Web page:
I've acquired a bit of a coat collection over the last year. Two of these beautiful coats were given to me, one was purchased at a Vintage Fashion Faire and I even made two myself - a Black 1920's Straight Coat & a Red 1930's long swing coat. For the coats, I didn't make, some of my favorite acquisitions needed a little freshening up and/or restoration.
My mother-in-law bequeathed me this beautiful, long, winter white cashmere coat, when she passed away in 2005. It's been stored away in the attic for all this time. In my recent attempts to clean and de-clutter our entire house, I unearthed this coat. My memory of this piece was that it was too big and that it's style was a bit 1990's for my taste. As I took it out of hiding, and actually tried it on, I realized it had incredible potential and I new Sandy would have loved to see me re-work this coat into something that I loved to wear.
Discovering the coat reminded me of the post from the Flashback Summer Blog, where wrote about how she remodeled a 1980's coat into a 1930's style coat. So off I went into what I'm calling, "Phase One" of this Coat transformation. It didn't actually need that much of an overhaul. Phase one, was just about adding snaps to the neck and lapel, so that I could snap a fur collar on and off and interchange the colors as needed.
A few years ago, my mom gave me several fur collars that she found on eBay and I think this coat is the perfect vehicle for the collars. "Phase Two" will involve buttons, buttonholes and a back strap that should give it more of a Phryne Fisher look.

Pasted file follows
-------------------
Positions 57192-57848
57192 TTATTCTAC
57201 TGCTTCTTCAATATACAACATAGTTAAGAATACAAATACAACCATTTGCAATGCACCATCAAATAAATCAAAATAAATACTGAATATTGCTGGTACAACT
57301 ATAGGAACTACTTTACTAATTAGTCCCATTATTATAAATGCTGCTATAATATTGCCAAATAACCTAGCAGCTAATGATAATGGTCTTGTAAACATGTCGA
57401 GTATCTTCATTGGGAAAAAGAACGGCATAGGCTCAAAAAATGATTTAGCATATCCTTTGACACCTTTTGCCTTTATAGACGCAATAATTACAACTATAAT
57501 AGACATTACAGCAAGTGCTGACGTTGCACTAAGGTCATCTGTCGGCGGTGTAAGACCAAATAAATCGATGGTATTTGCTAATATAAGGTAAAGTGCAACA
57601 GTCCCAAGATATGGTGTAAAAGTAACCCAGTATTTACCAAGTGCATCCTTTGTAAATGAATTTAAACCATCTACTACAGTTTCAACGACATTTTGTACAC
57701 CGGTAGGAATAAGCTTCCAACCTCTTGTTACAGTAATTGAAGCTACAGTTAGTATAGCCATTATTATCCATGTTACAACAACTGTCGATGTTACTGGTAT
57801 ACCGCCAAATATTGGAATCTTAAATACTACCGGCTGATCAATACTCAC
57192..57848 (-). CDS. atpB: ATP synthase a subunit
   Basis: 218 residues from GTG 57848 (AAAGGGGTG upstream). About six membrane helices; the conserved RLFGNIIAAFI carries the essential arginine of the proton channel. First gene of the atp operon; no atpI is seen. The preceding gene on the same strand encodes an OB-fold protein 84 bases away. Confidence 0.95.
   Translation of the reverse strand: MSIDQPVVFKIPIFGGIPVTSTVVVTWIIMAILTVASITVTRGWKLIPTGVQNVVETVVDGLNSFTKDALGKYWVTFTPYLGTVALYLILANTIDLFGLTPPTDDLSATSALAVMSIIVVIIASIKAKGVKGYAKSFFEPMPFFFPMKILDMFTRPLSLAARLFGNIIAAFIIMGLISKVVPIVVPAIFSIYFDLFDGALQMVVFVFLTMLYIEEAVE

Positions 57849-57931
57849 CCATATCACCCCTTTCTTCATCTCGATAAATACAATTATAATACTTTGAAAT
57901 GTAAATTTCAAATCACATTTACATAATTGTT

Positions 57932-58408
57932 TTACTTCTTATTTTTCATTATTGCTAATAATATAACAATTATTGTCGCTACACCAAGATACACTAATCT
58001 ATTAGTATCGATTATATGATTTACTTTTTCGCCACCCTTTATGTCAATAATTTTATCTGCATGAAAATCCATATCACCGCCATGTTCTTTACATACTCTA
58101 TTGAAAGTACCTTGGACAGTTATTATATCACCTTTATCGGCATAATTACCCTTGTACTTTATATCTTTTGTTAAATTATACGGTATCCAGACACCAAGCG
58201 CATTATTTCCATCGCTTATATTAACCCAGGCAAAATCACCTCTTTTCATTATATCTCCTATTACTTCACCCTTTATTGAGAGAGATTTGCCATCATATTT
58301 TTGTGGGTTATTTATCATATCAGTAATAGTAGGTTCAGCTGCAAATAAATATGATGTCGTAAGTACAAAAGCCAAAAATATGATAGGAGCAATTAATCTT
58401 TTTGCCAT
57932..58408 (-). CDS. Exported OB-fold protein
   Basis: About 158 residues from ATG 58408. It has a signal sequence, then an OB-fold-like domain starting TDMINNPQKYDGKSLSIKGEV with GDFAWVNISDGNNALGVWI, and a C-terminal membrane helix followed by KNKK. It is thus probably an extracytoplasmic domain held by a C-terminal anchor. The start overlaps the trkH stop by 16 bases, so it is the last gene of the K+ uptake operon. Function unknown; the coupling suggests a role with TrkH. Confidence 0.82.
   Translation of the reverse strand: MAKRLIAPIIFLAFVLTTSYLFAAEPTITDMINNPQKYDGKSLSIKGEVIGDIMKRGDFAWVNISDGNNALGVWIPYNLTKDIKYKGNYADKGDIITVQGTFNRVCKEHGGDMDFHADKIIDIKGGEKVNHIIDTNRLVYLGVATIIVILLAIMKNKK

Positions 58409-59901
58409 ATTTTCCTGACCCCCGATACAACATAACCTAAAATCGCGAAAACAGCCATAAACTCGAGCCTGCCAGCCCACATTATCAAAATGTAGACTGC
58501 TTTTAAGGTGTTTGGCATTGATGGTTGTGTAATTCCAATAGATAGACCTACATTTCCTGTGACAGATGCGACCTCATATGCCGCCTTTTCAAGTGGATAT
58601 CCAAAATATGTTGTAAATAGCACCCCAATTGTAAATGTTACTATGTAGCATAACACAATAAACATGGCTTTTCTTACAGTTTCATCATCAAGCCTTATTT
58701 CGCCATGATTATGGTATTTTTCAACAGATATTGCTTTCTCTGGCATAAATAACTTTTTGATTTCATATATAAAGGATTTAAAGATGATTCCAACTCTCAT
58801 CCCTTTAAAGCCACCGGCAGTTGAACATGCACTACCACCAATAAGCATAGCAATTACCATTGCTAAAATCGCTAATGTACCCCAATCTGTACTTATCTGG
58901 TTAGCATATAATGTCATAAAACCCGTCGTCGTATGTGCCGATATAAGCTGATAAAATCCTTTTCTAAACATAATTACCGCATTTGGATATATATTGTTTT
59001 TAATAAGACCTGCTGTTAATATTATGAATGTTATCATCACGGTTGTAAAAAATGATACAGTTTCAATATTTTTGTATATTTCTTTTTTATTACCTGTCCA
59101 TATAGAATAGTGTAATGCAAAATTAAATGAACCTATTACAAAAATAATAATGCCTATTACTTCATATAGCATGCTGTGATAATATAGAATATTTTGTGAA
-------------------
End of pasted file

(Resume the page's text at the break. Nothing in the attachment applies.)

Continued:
Next up is one of my favorite Jacket purchases of 2016 - this beautiful vintage Chinese embroidered silk coat.
This is one of my FAVORITE PIECES EVER! and it gets worn a few times a month. Needless to say, when purchased, it was already beginning to shred in the back neck lining and also on the sleeve cuff edges. With a little help from some strategic patches of black silk Georgette, I have managed to extend it's life just a wee bit longer.
For the cuffs, I rolled back the fraying edge and stitched a piece of Georgette to the cuff edge, folding it to the inside, slip stitching it to the lining. I then hand prick stitched the cuff edge for reinforcement. This process enclosed the frayed and strengthened the material of the cuff.
For the back neck I used a similar method, but used a double layer of Georgette for ease of sewing.
My neighbor Joyce gifted me a 1930's black velvet jacket that belonged to her grandmother. It is a gorgeous style that hangs straight to my hip line with a bit a bit of shirring on the front shoulder seam, a short collar and slightly puffed sleeves.
This is such a beautiful coat, but the inside lining was both bulky and stained from use and age. It need a new lining. In fact, I wore it without the lining, which was removed last month, to an Art Deco Society event in January, which made me quite nervous.
As you can see from the photos, the staining was quite bad. Because the fit was tight in the armhole, I decided to use a much lighter weight lining fabric, and ended up with a high quality fuchsia pink polyester lining. Not period correct, but I think it will hold up and the color is amazing.
Because of the stiffness of the original quilted lining, and the way the garment was constructed, it was simple to use the original lining pieces as a pattern for the new lining. It sewed into the inside facings quite easily, around the front edge and neck and the bottom edge was hemmed and hung loose from the body, which made sewing the lining to the sleeves, at the cuff edge, quite easy.
These last two projects were completed very quickly with satisfying results. I can't wait to get started on Phase 2 of my white coat.
Until Next Time, Happy Sewing!